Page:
“This is a vital advantage when it comes to carrying out missions that include joint forces and sustained high-intensity operations,” Elbit said.

A tank commander or driver would receive full color imagery of his battle environment, and could also receive live video feeds directly to the helmet from drones overhead, or from other platforms in his vicinity.

APC crews could use the helmet, which plugs into the vehicle’s computer system, to aim weapons toward threats.

“Look, lock and launch first – that is what this is designed to do,” the source said. The helmet represents an import of air force technology to ground forces products, he added.

The helmet “collects information from different digital sources within and around the vehicle and tracks the positions of various features of interest, ranging from a single person, standing or crawling, several meters near the vehicle, to a moving vehicle located 150 to 300 meters away,” according to Elbit.

This shortens the sensor- to-shooter cycle to a significant degree.

Eran Golan, Business Unit manager for Merkava Tanks and armored fighting vehicles at Elbit, said a camera could be installed on a mast, or spread out across the armored vehicle. “The vehicle becomes transparent. The system knows where targets are. With the press of a button, weapon systems can be directed toward the targets.”

The helmet will be displayed for the first time at the Eurosatory defense exhibition in Paris from June 13 to 17.

Elbit also unveiled a mobile electro-optical lookout system called SupervisIR, which uses day and night sensors to generate a picture in high resolution of a wide-area (90-degree horizontal and 12.5-degree vertical), which is equivalent to approximately 150 thermal imagers placed side by side.

SupervisIR creates a “panoramic view” of a very large area, and automatically monitors it, alerting operators to “sectors of interest” when it detects suspicious movements, a company source said.

The IDF has also shown interest in purchasing this system.

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Re: Armoured Vehicles Discussion Thread - August 9 , 2014

Postby Karan M » 23 Jun 2016 22:20

MOD Report - one snippet on Arjun Mk2. Looks like weight issue apart, the other progress has been ok but LAHAT did not meet minimum range requirements of IA.


DRDO took up the design & development of Arjun MBT Mk-II during the year of 2010as
per DGMF requirement with various improvements, with due involvement of all the
stakeholders including Users, and successfully fielded the first prototype for the User
trials within 2 year of time.

User trials have been planned in five phases. The first three phases comprises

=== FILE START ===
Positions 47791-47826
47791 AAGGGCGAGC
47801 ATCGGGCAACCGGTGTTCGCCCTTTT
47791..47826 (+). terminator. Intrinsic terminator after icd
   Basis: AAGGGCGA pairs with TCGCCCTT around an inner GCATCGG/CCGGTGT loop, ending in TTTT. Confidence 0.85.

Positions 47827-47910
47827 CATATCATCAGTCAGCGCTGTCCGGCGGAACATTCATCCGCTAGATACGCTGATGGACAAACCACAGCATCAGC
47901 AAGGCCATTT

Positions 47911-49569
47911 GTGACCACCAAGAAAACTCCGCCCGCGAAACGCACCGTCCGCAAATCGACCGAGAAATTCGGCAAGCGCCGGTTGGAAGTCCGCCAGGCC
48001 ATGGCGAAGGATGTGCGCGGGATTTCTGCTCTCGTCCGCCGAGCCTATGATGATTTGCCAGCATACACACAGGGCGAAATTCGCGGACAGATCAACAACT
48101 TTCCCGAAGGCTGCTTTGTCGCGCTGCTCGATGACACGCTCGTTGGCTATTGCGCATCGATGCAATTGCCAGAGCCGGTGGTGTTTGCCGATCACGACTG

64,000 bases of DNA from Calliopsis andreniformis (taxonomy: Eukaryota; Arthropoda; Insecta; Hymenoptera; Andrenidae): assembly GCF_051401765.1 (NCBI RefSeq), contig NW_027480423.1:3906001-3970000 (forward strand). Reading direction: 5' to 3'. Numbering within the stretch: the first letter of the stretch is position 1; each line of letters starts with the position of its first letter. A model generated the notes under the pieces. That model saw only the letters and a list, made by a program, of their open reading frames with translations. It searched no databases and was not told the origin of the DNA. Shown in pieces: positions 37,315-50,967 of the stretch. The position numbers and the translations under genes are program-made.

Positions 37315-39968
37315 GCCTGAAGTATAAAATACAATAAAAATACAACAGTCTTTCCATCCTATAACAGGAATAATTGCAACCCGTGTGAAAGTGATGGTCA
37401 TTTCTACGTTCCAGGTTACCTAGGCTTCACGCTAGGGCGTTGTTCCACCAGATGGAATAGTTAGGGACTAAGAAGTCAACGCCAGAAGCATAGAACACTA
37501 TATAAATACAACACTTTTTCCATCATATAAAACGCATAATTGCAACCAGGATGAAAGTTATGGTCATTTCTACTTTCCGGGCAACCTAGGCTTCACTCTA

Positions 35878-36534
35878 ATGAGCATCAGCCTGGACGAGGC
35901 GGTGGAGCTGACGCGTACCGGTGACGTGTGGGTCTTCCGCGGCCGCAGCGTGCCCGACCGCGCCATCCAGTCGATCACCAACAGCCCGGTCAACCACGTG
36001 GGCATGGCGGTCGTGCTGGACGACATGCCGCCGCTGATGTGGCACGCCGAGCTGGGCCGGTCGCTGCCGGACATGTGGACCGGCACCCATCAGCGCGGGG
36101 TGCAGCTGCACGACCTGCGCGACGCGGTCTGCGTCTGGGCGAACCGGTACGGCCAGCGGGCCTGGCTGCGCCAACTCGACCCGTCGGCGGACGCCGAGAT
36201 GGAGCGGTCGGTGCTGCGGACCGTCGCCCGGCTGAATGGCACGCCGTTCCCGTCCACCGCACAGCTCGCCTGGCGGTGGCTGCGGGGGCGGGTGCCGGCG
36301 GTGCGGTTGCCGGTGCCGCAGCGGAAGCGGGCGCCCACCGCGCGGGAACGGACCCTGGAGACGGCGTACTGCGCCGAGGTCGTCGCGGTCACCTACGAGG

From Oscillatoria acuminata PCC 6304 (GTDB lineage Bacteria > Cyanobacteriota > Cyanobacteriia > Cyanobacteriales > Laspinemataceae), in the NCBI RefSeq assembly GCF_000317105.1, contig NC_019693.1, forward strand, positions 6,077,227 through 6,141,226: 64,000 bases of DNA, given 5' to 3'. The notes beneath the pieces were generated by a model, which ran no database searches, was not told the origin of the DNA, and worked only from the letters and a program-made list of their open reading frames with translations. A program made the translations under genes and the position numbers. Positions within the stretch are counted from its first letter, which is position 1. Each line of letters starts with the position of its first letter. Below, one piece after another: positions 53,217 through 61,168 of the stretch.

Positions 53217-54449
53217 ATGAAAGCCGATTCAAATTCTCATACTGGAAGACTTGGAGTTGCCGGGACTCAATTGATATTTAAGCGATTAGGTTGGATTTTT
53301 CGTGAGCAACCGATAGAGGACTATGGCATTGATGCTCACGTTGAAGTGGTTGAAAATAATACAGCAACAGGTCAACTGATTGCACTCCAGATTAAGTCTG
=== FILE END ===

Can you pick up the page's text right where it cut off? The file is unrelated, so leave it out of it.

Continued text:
extensive field evaluation of all the improvements regressively at Pokharan Field Firing
Ranges (PFFR) and Mahajan Field Firing Ranges (MFFR). Fourth phase of trial was
planned at Avadi. Fifth phase of trial consists of DGQA evaluation and Maintenance
Evaluation Trials (MET).

As of now, all the first three phases [Phase 1 to 3] of field intensive User trials have been
successfully completed. Part of Phase IV User trials at Avadi related to Step Climbing,
Trench crossing and improvement specific medium fording exercise were also
successfully accomplished. DGQA evaluation for the successful improvements have
already been commenced from Feb 2014 and actions have also been initiated for the
MET evaluation.

At present, Arjun MBT Mk-II Prototype-I has successfully covered around 5,660 km of
automotive trials and also commendable accomplishment of firing of various type of tank
ammunitions, including firing of 22 missiles.


DRDO conceived & incorporated LAser Homing Anti-Tank (LAHAT) Guided Missile, in
association with M/s Israeli Aerospace Industries, in order to facilitate the tank to support
the futuristic network based warfare scenario. As such, the Laser Target Designator
integrated to the Gunner’s Main Sight for the firing of missiles has been successfully
incorporated and the LAHAT missiles were also successfully fired from Arjun MBT Mk-IImain
gun.

User has been insisting for performance of missiles at lower ranges of 1200-1500 m for
accepting LAHAT missile. However, OEM for missiles M/s IAI had intimated that
accuracy can be guaranteed for ranges of 1500 m and above only. The required
performances at lower ranges are technically difficult to achieve due to the basic design
of the missile.

As on date, 53 improvements, out of total finalized 73 tank fitable improvements, have
already been declared successful by the User based on the trials feedback.


DRDO is planning to field the Arjun MBT Mk II for final phase of User trials after incorporating
various suggestions made by the Users on balance tank fitable improvements. All the
improvements will be demonstrated except the performance of the LAHAT missile.

DRDO is working on development of indigenous missile with a timeframe of four years.
User has been requested to consider acceptance of LAHAT missile with modified
Acceptance Test Procedure considering the assured performance of the missiles for